Not only have you recovered two one-off spells, you essentially get to cast them twice thanks to the duplication; use this to double the effects of the feared extra turn cards or other blue tricks.
1. Song of Freyalise
Based on one of my favorite planeswalkers ("Freyalise, Llanowar's Fury), Song offers two nice benefits at low cost while building for a superb finale. Its first blessings grant your creatures the temporary ability to tap for a mana of any color, letting any unit serve as a mana ramp tool (remember to use block-taps to simultaneously block and afford instants).
A useful benefit, but Song's real treat comes with its ultimate, which places a +1/+1 counter on every creature you control, also giving them vigilance, trample, and indestructible for the turn. Thus, you can swing that turn without tapping or fear of retaliation, as your units are immune to damage and bulldoze through blockers. Even if this awesome assault doesn't win the match, those handy +1/+1 counters last indefinitely, continuously supporting your army and cementing Song as the best saga yet. I especially enjoy using it in multicolor decks since its mana abilities can tap for any needed hue; luckily, it costs well under three dollars!
Historic Cards in Magic
Remember, sagas are a category of enchantment; anything that boosts them will buff their subdivisions. Protecting sagas isn't absolutely crucial, as they'll eventually sacrifice themselves, but strive to shield them until they access their ultimate final effects. Enchantment supports like "Zur the Enchanter" can search and field CMC three or lower sagas, but many of the best combos come from cards that boost historic spells (artifacts, legendaries, and sagas), like "D'Avenant Trapper" and "Jhoira, Weatherlight Captain".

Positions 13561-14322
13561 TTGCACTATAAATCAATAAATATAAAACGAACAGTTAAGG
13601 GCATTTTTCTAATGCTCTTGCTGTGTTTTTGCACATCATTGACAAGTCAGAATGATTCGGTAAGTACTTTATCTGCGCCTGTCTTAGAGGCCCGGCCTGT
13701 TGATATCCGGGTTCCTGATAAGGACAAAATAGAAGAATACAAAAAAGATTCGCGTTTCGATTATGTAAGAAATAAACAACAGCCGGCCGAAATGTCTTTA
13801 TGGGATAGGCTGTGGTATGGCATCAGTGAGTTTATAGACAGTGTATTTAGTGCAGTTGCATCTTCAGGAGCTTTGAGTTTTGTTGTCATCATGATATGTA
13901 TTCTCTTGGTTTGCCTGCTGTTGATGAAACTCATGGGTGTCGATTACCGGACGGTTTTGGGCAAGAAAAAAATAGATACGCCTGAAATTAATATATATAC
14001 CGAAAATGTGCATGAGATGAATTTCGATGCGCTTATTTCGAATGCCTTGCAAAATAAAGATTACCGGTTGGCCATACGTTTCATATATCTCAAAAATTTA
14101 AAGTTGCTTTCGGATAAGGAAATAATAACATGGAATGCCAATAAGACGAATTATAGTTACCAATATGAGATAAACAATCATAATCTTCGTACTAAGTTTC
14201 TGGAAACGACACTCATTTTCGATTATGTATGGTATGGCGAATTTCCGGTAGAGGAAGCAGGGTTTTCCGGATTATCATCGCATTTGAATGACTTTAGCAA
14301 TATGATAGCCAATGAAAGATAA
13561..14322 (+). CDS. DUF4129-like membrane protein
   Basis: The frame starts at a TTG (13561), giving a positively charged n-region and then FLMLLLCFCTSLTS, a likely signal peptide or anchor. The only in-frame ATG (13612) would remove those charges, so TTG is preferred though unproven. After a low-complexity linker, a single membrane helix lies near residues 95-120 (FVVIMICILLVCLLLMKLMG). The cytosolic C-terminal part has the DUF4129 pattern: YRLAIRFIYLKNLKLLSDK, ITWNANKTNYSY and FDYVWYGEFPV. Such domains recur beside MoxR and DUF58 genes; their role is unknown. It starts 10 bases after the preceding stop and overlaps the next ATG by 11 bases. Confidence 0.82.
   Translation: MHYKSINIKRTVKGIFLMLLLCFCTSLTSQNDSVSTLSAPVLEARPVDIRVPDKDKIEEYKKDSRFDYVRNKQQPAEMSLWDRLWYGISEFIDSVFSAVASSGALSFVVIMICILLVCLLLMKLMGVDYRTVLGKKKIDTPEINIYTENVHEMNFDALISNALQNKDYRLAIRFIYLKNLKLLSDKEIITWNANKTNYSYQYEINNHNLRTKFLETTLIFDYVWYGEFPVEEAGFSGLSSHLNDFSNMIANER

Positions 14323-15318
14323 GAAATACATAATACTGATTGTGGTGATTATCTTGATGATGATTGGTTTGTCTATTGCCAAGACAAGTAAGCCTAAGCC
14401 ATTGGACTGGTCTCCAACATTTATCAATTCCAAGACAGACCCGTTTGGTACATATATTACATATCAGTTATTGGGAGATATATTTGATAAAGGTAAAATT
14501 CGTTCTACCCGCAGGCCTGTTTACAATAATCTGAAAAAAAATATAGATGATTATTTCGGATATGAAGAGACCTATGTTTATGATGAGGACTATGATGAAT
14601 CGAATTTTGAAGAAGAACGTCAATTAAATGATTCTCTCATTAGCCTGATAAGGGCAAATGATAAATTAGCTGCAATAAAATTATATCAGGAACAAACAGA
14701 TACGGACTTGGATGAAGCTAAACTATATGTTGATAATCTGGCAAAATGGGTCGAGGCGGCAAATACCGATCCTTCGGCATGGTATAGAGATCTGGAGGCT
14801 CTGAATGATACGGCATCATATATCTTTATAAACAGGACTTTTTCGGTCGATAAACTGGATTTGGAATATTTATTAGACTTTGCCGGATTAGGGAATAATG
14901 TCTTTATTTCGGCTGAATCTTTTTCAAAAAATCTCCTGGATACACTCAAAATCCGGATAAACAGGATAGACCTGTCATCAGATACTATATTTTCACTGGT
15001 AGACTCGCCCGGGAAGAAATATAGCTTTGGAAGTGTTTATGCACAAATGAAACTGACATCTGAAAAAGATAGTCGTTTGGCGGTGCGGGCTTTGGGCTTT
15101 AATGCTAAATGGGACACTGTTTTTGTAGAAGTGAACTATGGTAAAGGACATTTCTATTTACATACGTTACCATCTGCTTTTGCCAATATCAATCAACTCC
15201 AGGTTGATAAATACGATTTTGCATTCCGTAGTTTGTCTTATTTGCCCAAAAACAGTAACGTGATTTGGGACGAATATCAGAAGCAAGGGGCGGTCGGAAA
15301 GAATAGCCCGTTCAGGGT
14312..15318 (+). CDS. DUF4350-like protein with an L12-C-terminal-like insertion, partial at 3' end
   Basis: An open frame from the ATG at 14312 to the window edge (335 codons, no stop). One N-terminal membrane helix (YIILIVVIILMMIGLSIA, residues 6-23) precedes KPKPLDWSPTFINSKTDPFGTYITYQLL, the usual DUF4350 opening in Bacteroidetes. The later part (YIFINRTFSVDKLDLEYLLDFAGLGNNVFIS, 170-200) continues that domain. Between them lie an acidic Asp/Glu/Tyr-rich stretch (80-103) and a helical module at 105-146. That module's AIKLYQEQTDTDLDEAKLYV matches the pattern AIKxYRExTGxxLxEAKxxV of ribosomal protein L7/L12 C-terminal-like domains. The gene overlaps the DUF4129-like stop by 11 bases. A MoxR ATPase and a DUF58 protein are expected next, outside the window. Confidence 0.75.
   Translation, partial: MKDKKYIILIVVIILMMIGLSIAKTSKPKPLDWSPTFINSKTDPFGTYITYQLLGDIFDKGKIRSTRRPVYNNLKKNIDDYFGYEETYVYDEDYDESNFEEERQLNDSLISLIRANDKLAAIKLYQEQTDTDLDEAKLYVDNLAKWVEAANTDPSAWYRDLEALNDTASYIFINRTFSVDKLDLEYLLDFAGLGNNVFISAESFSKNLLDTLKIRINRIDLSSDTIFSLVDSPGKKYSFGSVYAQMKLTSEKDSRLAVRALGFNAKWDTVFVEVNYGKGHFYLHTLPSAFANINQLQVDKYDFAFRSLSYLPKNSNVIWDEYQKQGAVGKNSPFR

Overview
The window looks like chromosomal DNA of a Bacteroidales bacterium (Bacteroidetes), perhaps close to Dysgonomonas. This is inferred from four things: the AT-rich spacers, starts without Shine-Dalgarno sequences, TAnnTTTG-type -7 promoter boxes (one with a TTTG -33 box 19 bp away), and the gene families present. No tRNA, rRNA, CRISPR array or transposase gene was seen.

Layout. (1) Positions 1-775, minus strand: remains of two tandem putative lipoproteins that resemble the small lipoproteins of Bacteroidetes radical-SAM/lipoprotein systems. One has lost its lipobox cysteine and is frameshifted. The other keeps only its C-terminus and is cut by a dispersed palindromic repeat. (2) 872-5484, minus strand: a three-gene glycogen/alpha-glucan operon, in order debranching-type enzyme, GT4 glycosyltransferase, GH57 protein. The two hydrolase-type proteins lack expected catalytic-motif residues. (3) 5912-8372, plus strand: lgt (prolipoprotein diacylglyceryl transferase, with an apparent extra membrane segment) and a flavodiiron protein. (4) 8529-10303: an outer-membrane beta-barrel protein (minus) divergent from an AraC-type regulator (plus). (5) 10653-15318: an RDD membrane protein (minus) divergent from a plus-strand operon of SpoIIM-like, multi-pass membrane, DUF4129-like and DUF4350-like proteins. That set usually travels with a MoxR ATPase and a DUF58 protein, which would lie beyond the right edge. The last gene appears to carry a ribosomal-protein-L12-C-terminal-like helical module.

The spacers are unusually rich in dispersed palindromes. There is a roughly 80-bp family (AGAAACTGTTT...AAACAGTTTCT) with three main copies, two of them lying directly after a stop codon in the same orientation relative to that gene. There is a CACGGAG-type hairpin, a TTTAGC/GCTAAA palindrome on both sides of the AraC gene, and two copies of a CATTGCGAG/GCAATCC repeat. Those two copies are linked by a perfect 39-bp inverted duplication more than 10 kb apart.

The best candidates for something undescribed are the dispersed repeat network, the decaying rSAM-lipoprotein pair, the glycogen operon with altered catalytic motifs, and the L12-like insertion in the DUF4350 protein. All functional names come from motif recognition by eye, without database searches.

Sagas remain an interesting and surprisingly underutilized group that I hope to see expand in future releases, but for now, as we eagerly await Wizards of the Coast's next set of epic sagas, vote for your favorite card, and I'll see you at our next MTG countdown!
Which card do you prefer?
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© 2018 Jeremy Gill